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Review 2: "Wastewater Surveillance of SARS-CoV-2 across 40 U.S. states"

This preprint reports a high detection rate of SARS-CoV-2 using wastewater surveillance and finds that virus detection precedes clinical indicators. Reviewers deem these findings potentially informative, recommending large scale studies to confirm findings.

Published onJun 16, 2021
Review 2: "Wastewater Surveillance of SARS-CoV-2 across 40 U.S. states"
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key-enterThis Pub is a Review of
Wastewater Surveillance of SARS-CoV-2 across 40 U.S. states

AbstractWastewater-based disease surveillance is a promising approach for monitoring community outbreaks. Here we describe a nationwide campaign to monitor SARS-CoV-2 in the wastewater of 159 counties in 40 U.S. states, covering 13% of the U.S. population from February 18 to June 2, 2020. Out of 1,751 total samples analyzed, 846 samples were positive for SARS-CoV-2 RNA, with overall viral concentrations declining from April to May. Wastewater viral titers were consistent with, and appeared to precede, clinical COVID-19 surveillance indicators, including daily new cases. Wastewater surveillance had a high detection rate (>80%) of SARS-CoV-2 when the daily incidence exceeded 13 per 100,000 people. Detection rates were positively associated with wastewater treatment plant catchment size. To our knowledge, this work represents the largest-scale wastewater-based SARS-CoV-2 monitoring campaign to date, encompassing a wide diversity of wastewater treatment facilities and geographic locations. Our findings demonstrate that a national wastewater-based approach to disease surveillance may be feasible and effective.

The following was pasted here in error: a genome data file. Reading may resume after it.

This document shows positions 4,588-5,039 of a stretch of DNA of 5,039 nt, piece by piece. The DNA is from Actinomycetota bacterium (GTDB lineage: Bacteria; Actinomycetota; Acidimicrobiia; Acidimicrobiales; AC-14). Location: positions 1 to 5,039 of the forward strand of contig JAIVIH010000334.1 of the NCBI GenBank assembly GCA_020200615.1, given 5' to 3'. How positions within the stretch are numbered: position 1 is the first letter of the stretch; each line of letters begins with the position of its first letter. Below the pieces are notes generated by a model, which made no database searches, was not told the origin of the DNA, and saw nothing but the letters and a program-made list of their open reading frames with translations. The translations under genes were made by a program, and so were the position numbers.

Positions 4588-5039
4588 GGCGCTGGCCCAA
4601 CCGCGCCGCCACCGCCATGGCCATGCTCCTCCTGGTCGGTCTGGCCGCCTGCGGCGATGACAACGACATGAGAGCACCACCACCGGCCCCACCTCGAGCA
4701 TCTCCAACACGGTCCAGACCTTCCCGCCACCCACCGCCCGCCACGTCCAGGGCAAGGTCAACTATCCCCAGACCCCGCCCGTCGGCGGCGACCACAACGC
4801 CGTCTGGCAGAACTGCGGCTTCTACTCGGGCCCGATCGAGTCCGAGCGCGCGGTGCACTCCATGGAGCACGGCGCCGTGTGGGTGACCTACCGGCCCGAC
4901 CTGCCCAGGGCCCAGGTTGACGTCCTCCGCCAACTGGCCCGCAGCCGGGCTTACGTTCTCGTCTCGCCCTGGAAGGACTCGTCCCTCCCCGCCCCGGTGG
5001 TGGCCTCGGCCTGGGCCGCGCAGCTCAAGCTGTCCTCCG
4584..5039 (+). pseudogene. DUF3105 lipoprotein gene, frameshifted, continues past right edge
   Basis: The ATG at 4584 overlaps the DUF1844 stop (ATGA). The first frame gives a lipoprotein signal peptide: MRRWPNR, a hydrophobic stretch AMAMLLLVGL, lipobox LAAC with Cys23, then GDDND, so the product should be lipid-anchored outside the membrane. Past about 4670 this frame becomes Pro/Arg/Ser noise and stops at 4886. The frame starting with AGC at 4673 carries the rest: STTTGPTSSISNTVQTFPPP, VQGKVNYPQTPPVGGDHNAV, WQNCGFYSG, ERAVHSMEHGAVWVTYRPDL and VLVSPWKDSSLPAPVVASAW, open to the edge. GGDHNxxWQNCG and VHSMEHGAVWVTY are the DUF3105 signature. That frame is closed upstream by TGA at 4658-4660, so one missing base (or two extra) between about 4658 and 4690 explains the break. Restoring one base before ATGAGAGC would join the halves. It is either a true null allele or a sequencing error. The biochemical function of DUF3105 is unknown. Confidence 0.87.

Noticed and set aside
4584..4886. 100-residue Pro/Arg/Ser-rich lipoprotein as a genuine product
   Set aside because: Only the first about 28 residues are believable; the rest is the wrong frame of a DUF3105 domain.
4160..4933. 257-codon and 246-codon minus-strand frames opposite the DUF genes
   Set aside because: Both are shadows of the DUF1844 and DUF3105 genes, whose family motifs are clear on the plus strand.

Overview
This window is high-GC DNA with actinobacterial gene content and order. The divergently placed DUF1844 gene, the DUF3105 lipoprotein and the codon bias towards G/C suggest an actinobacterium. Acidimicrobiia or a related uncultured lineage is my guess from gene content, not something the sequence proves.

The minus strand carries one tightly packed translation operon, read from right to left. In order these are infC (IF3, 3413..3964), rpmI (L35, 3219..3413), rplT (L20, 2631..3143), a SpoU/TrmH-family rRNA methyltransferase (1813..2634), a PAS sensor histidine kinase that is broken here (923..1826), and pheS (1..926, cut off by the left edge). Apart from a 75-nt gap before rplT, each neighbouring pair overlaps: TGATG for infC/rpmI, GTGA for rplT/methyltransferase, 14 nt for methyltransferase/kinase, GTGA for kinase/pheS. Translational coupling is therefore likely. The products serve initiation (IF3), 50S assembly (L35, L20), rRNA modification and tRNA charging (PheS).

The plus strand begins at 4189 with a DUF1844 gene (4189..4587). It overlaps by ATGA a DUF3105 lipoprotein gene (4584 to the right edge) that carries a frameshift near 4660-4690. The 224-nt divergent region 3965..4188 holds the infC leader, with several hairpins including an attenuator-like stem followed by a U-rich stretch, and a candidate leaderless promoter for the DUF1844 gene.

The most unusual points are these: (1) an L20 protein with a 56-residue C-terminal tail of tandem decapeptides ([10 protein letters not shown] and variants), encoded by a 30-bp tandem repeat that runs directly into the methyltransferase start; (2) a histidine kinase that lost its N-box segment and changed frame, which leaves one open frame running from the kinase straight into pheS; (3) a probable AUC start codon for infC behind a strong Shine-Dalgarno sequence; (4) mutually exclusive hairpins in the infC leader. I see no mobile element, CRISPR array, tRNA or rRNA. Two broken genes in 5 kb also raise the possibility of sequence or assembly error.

RR:C19 Evidence Scale rating by reviewer:

  • Reliable. The main study claims are generally justified by its methods and data. The results and conclusions are likely to be similar to the hypothetical ideal study. There are some minor caveats or limitations, but they would/do not change the major claims of the study. The study provides sufficient strength of evidence on its own that its main claims should be considered actionable, with some room for future revision.



The paper reports results from wastewater SARS-CoV-2 measurements that took place in the USA between March and May of 2020. While these types of studies are common and increasingly being reported by different research groups and jurisdictions, what sets this study apart is the number of samples that were analyzed and the geography and population covered by the sampling. The group reporting the work are also amongst the first to carry out this type of sampling and analysis.

The limitations of the study, which were also acknowledged by the authors, are the low number of samples analyzed in March compared to April and May and the fact that the different jurisdictions mailed samples to the authors’ laboratory. The different sampling methods carried out by the different groups could affect the results, as indicated by the authors as well.

The methods used to quantify SARS-CoV-2 levels are appropriate and the manner in which the analysis was carried out on the generated data can be used to justify the conclusions made by the study. What would strengthen the work would be data that covers the USA over the past year as opposed to only 3 months early in the pandemic. If similar trends and predictability with regards to wastewater values preceding or mirroring hospital admissions and SARS-CoV-2 infection incidence rates, then stronger support for the conclusions of the paper would be possible.


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